We also observed shared infrastructure used by the attackers, with command-and-control traffic leading to the same IP addresses in attacks involving different ransomware families as the eventual payload.

And in at least one of the incidents, the attackers gained initial access to the target’s network via a webshell that had been placed into the location where the target had previously installed an IT management software called ManageEngine. In January 2023, at around the same timeframe in which the attacks took place, ManageEngine’s publisher Zoho released a security advisory detailing CVE-2022-47966 an unauthenticated remote code execution vulnerability. In January 2023 there were also reports of attacks against this vulnerability. Based on this timing we assess it a reasonable possibility that the attacker either leveraged this exploit themselves, or paid an initial access broker — a third party — to use these webshells. Other incidents began when the attacker used previously-stolen credentials for remote access tools already present on the “patient zero” device.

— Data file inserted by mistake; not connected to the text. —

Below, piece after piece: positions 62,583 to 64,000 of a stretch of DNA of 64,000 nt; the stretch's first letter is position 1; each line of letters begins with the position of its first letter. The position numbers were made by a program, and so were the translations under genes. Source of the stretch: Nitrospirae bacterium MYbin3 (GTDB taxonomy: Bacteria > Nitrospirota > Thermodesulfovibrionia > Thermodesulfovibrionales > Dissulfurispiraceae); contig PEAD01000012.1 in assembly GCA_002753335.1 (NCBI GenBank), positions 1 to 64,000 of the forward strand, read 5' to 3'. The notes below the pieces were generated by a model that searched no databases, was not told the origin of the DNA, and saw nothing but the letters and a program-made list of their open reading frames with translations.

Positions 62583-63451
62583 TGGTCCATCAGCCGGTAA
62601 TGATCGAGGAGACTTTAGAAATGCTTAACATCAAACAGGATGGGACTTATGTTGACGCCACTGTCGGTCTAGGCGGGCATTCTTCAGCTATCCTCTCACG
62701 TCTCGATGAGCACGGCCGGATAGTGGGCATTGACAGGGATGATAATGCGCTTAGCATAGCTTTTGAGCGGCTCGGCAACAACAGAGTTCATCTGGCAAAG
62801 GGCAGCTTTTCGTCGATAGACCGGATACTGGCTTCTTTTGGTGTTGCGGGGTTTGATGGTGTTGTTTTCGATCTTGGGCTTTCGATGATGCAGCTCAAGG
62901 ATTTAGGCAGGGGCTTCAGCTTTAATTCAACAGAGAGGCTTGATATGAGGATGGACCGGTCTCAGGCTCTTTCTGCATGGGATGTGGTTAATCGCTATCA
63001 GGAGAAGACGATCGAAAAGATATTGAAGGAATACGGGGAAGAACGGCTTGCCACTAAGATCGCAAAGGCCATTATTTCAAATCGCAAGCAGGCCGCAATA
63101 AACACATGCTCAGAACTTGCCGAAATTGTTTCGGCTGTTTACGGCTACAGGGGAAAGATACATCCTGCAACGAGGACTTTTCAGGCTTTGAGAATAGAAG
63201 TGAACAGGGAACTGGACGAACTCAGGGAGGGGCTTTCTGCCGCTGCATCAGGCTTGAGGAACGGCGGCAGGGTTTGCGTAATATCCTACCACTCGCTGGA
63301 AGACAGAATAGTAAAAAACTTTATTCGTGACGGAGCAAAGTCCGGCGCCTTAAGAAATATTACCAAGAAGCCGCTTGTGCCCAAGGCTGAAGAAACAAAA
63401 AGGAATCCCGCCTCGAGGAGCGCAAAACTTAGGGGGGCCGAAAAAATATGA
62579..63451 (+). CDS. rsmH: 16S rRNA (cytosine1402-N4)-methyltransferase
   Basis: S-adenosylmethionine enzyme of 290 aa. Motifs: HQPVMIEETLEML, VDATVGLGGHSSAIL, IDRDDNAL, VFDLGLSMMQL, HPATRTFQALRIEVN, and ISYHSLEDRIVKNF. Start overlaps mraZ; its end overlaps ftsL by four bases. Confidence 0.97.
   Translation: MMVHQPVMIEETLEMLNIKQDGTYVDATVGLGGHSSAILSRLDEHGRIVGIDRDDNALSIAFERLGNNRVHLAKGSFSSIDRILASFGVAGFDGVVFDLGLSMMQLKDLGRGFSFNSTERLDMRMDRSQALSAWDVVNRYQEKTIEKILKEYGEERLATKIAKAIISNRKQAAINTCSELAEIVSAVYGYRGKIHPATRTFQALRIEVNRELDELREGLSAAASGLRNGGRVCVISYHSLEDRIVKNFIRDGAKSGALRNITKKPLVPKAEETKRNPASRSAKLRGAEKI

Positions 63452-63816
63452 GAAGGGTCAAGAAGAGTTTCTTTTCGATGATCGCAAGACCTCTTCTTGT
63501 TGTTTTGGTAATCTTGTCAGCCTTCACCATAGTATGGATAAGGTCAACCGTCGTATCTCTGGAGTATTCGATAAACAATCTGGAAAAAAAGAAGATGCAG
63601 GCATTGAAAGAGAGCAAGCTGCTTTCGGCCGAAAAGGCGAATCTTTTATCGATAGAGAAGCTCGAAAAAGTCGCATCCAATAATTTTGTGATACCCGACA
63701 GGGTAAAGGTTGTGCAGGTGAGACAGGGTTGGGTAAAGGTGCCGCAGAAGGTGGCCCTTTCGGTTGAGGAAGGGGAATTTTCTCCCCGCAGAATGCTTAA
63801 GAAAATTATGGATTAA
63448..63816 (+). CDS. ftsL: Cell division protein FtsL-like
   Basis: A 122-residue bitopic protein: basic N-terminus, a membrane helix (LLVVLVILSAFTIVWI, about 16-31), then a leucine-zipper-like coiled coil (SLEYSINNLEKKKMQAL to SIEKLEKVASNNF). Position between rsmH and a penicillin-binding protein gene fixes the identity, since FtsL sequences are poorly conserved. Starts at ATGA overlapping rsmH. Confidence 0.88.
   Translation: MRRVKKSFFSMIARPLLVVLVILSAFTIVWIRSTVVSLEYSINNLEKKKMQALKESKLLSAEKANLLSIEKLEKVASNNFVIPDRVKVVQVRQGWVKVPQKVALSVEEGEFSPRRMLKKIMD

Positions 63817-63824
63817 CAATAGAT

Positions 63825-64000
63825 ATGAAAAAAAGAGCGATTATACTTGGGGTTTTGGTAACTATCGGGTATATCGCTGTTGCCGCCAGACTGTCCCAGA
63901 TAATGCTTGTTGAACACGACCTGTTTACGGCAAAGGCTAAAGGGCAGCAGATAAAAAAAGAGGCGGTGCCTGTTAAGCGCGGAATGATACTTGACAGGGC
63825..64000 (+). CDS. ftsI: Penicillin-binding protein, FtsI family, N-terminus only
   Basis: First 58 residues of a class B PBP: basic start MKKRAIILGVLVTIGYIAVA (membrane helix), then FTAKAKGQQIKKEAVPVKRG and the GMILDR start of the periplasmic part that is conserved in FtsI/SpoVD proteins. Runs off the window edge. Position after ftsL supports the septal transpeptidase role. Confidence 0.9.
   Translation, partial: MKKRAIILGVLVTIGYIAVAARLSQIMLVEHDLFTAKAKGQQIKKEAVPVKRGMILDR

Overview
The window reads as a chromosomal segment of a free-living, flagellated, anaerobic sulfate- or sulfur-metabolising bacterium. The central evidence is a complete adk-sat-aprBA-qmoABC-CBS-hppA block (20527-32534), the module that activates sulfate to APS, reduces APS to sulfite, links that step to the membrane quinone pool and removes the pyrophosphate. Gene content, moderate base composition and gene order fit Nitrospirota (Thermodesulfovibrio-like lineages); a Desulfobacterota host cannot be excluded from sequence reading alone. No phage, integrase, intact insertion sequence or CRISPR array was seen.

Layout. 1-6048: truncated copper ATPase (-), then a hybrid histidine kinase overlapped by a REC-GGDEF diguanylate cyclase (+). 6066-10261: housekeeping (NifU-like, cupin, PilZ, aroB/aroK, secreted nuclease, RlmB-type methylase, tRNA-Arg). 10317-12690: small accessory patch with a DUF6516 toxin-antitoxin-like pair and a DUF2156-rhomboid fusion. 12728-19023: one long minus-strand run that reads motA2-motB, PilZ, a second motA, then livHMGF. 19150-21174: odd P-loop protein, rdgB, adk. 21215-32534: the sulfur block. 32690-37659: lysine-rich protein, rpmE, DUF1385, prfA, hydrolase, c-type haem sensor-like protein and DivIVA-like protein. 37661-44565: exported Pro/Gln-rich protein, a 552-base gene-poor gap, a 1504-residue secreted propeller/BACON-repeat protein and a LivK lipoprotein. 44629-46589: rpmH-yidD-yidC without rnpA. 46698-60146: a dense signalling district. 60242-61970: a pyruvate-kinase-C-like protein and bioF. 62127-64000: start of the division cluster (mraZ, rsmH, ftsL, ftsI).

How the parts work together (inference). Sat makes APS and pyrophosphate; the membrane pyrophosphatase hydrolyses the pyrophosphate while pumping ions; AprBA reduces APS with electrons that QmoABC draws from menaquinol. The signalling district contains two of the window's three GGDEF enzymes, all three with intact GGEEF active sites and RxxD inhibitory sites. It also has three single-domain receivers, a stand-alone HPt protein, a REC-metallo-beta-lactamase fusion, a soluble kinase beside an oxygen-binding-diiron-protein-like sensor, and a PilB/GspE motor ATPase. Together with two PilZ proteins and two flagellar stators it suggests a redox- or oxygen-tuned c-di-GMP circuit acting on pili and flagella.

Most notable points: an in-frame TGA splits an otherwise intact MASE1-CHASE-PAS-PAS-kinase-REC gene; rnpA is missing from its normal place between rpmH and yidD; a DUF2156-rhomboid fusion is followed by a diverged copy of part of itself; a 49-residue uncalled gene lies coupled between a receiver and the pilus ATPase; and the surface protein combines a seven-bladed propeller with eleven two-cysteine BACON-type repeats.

Threat activity first observed in a January Hive attack

The initial detection of the threat activity cluster behavior was found in logs collected during a Hive ransomware attack that took place around the beginning of the year against a target organization that was using another company’s endpoint security product.